- The Washington Times - Tuesday, May 20, 2008


For as long as there has been bad news, there have been people who have wanted to kill the messenger — or at least gag him.

For the Hispanic ethnic advocacy network — an assortment of foundation-funded organizations and even the Congressional Hispanic Caucus — the bad news appears to be the mounting body of evidence that mass illegal immigration is a fiscal drain on the resources of the United States, and that the status quo is inherently unfair to citizens and immigrants who play by the rules. But even more alarming from their perspective is that the mainstream media have begun to report the bad news.

Over the past year, since a reform bill that would have granted amnesty to about 13 million illegal aliens, the majority of whom hail from Mexico and other Latin American countries, went down to defeat, this ethnically-based advocacy network has become increasingly shrill in its demands that the media be gagged. Their first target was talk radio — the medium most directly associated with the defeat of the amnesty bill. But in recent months, they have turned their wrath on the big boys: broadcast and cable television news.

In a clearly orchestrated campaign of intimidation, the ethnic advocacy network is attempting to define any negative reporting about illegal immigration as “anti-Hispanic” at best, and bordering on hate speech at worst. Beginning with the National Council of La Raza, the largest and most lavishly funded of the ethnic advocacy groups, they are demanding what amounts to self-censorship on the part of the news media with regard to unfavorable news about illegal immigration; they are also cynically portraying negative coverage of those who violate our immigration laws as a slur against all people of Hispanic origin.

Recently, La Raza and the Mexican American Legal Defense and Educational Fund (MALDEF) have turned their guns on CBS News for airing a report about how America’s policy of birthright citizenship — not to mention public health care resources — is being abused by illegal aliens coming to the United States to give birth.

These groups’ crude attempt to bully network news executives into banning nearly all organizations advocating immigration enforcement from the airwaves has thus far been ignored. Nor have the network brass shown any inclination to muzzle some of the leading journalists on their networks who report regularly on the costs and problems associated with massive violation of our nation’s immigration laws.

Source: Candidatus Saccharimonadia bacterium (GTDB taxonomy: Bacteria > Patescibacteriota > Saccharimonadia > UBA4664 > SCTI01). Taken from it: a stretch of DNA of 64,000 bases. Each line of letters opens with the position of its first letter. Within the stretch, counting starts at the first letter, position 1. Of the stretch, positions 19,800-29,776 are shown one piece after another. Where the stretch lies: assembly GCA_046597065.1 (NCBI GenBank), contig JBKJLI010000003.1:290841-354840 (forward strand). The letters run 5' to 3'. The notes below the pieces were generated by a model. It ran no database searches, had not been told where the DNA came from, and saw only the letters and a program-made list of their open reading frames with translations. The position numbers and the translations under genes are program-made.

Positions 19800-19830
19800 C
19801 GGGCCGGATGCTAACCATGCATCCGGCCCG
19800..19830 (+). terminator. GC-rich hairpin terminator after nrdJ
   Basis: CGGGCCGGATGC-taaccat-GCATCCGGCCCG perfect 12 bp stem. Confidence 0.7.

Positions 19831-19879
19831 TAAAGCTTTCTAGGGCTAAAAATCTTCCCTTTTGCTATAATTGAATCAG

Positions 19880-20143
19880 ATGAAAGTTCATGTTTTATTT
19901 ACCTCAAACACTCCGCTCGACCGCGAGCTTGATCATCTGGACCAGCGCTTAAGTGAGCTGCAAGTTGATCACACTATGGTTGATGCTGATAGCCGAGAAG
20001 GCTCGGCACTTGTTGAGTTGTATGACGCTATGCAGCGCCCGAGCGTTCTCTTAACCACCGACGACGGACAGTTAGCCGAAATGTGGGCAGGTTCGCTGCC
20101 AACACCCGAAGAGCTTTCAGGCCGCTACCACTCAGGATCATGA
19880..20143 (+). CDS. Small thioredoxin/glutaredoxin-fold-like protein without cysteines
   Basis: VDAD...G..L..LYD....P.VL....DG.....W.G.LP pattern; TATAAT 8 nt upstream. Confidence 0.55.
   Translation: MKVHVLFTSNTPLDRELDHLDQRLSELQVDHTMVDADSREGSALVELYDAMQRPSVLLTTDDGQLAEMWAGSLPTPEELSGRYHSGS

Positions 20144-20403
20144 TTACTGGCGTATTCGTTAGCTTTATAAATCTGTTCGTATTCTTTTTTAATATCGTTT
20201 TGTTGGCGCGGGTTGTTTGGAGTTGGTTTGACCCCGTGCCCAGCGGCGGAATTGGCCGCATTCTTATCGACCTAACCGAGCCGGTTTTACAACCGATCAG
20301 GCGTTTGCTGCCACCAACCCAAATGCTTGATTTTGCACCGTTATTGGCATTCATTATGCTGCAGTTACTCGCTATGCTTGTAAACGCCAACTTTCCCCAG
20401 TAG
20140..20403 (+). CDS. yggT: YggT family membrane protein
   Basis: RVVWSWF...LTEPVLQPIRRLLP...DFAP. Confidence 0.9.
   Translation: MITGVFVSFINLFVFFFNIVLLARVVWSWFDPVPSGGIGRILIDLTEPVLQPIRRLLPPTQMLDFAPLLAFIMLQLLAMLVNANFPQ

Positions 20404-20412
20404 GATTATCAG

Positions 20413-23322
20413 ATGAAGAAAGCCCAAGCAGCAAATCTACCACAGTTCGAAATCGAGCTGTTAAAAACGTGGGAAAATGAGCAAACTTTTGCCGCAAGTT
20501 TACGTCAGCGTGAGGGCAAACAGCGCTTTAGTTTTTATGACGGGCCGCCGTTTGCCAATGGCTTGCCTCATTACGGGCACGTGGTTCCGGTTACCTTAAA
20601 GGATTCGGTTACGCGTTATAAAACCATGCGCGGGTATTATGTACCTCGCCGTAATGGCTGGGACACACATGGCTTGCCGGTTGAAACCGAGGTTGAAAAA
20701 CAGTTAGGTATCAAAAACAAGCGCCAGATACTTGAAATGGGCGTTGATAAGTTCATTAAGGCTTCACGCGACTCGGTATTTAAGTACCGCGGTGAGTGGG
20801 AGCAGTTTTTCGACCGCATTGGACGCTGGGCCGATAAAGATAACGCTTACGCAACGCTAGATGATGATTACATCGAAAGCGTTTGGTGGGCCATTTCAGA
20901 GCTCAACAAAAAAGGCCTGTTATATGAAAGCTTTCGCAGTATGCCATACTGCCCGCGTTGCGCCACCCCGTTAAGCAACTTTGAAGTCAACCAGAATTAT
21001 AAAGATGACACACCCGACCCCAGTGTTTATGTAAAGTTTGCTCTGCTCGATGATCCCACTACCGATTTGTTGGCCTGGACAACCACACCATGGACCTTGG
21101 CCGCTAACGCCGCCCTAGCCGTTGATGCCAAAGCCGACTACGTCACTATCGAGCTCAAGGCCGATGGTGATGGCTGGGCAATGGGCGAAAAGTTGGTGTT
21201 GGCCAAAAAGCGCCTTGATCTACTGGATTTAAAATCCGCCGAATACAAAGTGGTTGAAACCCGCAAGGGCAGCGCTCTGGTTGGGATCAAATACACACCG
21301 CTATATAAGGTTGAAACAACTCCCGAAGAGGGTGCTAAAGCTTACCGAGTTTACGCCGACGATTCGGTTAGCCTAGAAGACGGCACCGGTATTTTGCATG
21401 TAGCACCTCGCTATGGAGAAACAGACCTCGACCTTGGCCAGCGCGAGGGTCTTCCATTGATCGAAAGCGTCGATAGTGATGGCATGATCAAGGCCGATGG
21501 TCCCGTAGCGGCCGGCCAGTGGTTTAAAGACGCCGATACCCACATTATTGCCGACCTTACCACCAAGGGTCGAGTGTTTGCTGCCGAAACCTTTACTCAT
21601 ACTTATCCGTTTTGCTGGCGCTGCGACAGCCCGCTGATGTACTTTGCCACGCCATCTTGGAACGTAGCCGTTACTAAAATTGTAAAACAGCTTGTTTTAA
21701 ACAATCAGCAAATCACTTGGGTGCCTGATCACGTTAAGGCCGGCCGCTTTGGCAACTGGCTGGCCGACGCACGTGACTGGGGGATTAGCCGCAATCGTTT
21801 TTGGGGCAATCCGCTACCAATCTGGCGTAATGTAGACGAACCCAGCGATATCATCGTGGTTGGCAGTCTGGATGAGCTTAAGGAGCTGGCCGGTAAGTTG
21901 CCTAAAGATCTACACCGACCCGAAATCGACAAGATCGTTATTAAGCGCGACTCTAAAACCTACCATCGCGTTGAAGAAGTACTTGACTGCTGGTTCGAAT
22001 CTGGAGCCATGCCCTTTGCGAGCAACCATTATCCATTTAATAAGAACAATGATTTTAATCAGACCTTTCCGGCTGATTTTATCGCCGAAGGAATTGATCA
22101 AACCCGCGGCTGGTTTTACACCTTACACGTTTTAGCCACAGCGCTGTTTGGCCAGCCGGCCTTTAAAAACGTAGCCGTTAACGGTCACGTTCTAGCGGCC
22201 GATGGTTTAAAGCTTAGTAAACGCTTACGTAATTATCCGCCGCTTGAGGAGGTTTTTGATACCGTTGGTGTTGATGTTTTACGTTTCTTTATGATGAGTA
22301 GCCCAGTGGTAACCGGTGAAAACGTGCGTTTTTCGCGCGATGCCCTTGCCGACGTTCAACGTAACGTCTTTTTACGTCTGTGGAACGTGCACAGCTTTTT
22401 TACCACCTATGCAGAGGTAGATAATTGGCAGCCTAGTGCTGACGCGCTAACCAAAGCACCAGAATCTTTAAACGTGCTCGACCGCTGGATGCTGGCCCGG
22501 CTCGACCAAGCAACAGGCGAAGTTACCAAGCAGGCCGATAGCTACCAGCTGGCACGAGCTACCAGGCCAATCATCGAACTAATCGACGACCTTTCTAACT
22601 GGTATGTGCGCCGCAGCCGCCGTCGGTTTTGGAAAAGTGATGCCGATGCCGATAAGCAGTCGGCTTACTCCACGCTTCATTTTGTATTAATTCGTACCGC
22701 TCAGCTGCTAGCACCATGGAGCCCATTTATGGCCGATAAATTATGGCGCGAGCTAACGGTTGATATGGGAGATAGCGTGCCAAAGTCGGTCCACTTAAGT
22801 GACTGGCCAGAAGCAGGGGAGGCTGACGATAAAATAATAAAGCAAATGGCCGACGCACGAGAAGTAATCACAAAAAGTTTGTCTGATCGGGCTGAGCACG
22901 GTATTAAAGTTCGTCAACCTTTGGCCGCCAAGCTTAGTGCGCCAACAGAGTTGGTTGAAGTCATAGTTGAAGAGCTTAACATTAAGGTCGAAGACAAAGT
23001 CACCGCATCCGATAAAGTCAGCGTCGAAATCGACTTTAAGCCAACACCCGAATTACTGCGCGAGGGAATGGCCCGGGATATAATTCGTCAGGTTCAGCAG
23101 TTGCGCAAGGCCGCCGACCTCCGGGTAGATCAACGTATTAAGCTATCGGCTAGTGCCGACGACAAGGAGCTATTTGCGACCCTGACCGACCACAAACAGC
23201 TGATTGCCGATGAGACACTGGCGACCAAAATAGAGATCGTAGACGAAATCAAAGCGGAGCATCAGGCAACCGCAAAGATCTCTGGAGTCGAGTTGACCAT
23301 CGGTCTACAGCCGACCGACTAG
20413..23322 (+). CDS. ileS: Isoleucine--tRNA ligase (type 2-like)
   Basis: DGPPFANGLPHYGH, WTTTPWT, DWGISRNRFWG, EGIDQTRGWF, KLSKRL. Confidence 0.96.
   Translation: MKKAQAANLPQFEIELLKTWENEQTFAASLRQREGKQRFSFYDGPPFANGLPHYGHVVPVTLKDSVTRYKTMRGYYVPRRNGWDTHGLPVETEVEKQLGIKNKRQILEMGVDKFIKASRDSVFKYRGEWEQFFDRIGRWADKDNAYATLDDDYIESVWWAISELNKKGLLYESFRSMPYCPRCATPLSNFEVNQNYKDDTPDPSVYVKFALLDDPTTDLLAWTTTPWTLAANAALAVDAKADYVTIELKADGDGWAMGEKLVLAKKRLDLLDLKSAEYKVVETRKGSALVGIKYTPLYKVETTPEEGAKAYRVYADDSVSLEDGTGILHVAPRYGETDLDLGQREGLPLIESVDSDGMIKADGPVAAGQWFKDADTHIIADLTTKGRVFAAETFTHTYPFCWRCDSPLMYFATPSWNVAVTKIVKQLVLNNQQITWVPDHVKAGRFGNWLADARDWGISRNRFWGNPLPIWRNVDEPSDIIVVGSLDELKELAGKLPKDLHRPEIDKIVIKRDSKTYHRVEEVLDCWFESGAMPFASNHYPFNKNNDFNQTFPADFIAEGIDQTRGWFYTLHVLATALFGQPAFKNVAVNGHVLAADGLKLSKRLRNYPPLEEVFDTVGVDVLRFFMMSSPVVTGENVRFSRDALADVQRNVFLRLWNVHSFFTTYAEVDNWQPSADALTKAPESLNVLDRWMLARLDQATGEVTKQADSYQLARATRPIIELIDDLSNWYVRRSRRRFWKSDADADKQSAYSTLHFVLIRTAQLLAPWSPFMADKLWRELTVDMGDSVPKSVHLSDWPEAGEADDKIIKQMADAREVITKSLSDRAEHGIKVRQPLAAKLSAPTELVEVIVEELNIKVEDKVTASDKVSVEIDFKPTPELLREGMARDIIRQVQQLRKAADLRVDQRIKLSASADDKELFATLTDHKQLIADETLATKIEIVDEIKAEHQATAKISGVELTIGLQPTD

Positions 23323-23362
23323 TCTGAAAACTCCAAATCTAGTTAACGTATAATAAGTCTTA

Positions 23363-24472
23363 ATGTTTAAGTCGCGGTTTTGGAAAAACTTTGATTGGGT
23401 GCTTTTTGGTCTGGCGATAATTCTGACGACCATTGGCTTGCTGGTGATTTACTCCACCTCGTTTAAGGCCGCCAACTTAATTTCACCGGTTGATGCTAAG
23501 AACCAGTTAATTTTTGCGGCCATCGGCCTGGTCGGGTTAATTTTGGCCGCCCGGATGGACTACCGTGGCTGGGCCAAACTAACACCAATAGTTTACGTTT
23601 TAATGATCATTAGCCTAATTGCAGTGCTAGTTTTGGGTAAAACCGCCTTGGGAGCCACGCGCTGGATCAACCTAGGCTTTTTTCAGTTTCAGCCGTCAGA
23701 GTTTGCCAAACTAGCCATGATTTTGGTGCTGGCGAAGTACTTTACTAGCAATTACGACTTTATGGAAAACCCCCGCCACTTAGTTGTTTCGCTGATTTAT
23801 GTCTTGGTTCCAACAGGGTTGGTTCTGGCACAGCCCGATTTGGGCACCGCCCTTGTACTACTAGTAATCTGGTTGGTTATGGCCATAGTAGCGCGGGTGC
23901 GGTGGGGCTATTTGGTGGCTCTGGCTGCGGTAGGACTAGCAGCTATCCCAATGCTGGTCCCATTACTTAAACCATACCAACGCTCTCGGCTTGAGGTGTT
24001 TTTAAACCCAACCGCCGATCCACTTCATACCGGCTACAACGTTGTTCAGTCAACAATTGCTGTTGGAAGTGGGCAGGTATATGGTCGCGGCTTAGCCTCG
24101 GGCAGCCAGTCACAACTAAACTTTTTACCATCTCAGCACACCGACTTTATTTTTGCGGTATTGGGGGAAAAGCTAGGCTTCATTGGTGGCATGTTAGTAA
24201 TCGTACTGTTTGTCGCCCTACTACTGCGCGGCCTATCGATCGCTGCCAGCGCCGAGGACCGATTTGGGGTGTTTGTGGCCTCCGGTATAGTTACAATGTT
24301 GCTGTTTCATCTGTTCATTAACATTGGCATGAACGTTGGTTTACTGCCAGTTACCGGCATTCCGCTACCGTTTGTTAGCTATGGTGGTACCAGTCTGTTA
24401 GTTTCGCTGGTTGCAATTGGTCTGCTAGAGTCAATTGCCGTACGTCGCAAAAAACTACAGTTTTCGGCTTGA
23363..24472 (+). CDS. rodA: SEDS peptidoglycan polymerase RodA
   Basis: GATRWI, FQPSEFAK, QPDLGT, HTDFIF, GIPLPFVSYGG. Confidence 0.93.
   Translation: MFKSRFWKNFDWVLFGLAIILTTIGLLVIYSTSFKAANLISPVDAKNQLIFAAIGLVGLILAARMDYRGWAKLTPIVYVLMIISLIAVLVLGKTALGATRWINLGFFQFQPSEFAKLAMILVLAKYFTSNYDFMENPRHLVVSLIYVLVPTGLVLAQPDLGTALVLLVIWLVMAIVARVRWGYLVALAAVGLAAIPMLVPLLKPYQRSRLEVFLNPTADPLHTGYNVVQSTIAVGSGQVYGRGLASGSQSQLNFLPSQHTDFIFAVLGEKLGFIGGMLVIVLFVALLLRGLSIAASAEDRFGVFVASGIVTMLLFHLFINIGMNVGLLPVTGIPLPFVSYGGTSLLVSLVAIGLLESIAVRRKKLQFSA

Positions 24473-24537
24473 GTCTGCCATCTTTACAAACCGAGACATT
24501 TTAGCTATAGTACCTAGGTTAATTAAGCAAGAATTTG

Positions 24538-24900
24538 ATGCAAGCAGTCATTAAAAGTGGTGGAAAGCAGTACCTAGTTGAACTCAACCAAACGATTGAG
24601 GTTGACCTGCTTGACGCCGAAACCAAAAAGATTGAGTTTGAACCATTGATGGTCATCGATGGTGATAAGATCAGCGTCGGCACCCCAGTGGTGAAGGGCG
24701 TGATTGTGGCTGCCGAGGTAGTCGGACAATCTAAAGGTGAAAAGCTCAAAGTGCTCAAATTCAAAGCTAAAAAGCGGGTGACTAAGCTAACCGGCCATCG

Efforts to intimidate the news media into self-censorship are disturbing — even when they originate from advocacy groups with no regulatory power over the corporations that run the media. But when elected government officials get into the act, there is at least the implicit threat that if demands are not met, actions will be taken.

In a letter released on April 25, the Congressional Hispanic Caucus revealed that 20 members of Congress have been seeking, for some months, to go over the heads of news executives at CNN, by requesting a meeting with Jeff Bewkes, chief executive officer of Time Warner, CNN’s parent company. The Hispanic Caucus’ stated intent was to raise concerns about CNN host Lou Dobbs in particular and other unnamed reporters who have adopted “the language Lou Dobbs uses.”

To Mr. Bewkes’ credit, he referred the request to CNN President Jim Walton who, in turn, declined to meet with the lawmakers, stating that, “As a matter of long-standing policy, Time Warner’s corporate management never interferes with the editorial decision-making of its news operations.” There is almost no one who does not believe that the media is biased — and the public certainly has a right to complain when people feel the news is not being reported fairly. But rarely, if ever, have we witnessed this sort of coordinated campaign to dictate who may appear on the airwaves and what language is permissible.

It is both alarming and unprecedented that members of Congress, many of whom sit on committees that write laws that directly affect the corporations that run news organizations, have become part of the effort to influence media coverage of immigration issues. The First Amendment prohibits direct government censorship; but when elected officials become part of an effort to browbeat the media, one of our most cherished freedoms is placed in jeopardy.

Ira Mehlman is media director of the Federation for American Immigration Reform.



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